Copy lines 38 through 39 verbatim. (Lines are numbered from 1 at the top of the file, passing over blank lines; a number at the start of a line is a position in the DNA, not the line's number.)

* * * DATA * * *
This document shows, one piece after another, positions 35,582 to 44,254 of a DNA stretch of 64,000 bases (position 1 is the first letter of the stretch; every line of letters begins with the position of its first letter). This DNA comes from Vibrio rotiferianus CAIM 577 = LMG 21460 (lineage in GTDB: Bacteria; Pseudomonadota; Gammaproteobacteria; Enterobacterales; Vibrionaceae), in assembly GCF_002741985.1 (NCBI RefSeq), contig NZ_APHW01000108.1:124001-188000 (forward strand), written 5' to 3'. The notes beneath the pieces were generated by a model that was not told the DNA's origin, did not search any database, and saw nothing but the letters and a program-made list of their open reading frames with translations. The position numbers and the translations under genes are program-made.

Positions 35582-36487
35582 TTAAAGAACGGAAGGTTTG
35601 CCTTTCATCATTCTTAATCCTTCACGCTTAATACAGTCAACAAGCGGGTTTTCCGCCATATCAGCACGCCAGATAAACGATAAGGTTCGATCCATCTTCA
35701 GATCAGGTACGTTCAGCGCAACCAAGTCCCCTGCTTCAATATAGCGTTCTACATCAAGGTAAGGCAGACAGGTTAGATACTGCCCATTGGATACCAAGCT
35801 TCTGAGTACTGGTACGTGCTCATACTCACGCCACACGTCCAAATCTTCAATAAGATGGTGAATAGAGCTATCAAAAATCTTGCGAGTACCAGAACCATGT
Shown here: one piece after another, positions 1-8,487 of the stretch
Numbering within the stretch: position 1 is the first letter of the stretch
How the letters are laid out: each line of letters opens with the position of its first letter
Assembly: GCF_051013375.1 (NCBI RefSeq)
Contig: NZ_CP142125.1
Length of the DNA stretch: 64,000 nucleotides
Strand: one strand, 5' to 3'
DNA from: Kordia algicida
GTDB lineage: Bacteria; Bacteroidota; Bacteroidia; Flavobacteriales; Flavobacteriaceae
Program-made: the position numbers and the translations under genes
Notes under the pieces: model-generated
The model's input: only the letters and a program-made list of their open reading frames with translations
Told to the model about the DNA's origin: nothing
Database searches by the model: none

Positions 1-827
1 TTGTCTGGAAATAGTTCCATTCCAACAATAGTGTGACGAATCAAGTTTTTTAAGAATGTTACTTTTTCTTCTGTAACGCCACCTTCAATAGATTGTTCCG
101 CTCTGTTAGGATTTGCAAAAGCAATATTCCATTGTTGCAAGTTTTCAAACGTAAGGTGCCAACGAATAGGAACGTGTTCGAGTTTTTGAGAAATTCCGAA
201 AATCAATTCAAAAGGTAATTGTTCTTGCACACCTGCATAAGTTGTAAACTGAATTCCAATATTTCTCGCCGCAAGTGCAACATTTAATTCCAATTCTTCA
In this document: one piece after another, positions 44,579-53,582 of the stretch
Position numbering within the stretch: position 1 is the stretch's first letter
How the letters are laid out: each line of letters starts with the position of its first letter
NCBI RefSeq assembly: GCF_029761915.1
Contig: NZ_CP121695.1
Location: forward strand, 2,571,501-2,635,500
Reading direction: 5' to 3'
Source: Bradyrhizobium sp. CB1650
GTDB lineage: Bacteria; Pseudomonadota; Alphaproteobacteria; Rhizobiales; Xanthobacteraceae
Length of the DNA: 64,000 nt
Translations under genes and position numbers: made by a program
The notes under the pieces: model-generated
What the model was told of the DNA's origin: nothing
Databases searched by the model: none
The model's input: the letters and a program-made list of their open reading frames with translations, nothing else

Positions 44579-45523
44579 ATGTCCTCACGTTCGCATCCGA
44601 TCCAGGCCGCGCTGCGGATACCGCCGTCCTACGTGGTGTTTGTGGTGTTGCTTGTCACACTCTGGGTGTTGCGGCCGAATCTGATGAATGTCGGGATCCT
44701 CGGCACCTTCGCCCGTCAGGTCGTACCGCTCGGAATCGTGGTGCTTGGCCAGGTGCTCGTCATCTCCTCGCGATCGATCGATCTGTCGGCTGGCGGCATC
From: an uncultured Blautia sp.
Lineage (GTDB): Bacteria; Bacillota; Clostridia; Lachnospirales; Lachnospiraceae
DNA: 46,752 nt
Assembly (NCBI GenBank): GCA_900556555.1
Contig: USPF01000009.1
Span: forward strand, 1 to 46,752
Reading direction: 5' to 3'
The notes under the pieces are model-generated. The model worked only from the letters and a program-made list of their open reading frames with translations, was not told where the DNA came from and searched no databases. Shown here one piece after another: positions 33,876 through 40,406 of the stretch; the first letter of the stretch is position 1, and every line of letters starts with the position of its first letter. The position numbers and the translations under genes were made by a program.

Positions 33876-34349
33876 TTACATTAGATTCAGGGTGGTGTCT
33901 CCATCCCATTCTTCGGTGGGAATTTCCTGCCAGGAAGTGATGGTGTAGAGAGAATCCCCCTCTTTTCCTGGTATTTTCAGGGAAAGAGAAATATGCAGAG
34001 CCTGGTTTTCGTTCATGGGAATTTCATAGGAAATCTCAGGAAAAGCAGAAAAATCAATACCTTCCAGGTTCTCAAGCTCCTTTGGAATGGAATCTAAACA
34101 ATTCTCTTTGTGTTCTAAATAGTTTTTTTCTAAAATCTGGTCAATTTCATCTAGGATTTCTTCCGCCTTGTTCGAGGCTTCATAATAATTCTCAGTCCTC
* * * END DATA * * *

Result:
Databases searched by the model: none
The model's input: the letters and a program-made list of their open reading frames with translations, nothing else